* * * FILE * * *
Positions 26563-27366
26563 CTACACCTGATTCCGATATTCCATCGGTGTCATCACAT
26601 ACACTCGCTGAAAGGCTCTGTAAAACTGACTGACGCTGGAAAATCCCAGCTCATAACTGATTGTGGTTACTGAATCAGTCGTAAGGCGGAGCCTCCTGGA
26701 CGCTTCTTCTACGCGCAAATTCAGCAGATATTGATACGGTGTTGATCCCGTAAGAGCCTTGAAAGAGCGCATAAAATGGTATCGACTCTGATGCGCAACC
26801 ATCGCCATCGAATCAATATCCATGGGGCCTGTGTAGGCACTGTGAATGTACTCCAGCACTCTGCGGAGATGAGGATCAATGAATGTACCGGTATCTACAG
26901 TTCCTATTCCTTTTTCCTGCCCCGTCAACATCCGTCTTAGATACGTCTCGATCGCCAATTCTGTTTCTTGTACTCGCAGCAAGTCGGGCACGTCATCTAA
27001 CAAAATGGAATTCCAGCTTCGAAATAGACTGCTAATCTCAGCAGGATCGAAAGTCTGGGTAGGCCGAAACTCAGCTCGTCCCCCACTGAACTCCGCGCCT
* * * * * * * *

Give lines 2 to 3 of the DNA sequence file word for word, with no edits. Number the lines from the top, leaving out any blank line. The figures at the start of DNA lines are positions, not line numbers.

26563 CTACACCTGATTCCGATATTCCATCGGTGTCATCACAT
26601 ACACTCGCTGAAAGGCTCTGTAAAACTGACTGACGCTGGAAAATCCCAGCTCATAACTGATTGTGGTTACTGAATCAGTCGTAAGGCGGAGCCTCCTGGA